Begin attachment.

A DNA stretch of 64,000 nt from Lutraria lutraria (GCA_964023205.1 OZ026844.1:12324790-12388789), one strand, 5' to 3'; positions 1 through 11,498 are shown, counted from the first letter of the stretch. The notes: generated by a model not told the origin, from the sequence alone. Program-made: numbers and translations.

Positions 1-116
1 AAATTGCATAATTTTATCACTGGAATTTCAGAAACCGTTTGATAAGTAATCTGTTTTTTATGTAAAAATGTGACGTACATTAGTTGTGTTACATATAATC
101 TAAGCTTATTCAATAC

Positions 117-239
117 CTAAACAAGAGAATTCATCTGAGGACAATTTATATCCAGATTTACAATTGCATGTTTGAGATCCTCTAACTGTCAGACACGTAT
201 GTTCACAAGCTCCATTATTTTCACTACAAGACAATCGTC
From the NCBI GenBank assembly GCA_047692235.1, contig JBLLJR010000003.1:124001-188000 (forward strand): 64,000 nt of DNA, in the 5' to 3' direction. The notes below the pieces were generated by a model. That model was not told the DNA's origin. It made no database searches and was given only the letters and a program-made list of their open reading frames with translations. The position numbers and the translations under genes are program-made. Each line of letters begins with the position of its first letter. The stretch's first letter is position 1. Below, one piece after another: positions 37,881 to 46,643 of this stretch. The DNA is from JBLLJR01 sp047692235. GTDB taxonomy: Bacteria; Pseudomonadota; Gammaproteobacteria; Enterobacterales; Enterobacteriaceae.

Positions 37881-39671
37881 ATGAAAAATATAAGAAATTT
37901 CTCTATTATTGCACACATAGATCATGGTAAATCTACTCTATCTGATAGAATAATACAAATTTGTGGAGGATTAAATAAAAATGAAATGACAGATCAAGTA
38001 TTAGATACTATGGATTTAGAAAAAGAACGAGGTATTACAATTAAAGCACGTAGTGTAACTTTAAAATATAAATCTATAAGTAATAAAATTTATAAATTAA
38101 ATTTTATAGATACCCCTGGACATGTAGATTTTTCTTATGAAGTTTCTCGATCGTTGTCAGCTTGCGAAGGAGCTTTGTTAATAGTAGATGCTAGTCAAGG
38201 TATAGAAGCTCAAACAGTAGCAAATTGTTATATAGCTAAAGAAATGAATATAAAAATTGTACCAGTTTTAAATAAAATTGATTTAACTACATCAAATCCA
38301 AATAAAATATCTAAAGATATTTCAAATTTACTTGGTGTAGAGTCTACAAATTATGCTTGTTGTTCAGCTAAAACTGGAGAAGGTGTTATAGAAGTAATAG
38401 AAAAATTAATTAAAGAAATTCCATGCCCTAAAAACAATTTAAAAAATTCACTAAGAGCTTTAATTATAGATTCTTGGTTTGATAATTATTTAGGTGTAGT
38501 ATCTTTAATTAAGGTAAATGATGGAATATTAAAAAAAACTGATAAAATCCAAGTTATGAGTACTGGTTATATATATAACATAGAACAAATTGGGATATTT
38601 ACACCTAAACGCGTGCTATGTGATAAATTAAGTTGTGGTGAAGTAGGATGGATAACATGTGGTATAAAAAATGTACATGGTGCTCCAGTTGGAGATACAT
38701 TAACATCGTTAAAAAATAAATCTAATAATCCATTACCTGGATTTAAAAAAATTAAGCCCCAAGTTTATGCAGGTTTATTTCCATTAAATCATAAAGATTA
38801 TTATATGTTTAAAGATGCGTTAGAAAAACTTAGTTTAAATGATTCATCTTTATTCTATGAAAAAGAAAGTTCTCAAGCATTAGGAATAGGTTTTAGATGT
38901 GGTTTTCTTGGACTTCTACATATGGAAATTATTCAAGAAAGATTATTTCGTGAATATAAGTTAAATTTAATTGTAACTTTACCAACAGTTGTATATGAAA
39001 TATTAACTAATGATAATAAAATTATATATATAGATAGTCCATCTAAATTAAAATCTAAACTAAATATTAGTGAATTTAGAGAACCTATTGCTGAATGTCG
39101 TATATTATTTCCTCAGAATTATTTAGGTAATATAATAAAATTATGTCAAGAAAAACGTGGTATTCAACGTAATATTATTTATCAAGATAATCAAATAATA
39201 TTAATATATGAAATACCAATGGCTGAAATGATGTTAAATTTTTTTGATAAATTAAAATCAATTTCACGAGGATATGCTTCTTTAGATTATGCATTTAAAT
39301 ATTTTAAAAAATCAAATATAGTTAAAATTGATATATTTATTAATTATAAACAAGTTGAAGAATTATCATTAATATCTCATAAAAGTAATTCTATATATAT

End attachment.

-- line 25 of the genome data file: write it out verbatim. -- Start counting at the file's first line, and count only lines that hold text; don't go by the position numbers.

39301 ATTTTAAAAAATCAAATATAGTTAAAATTGATATATTTATTAATTATAAACAAGTTGAAGAATTATCATTAATATCTCATAAAAGTAATTCTATATATAT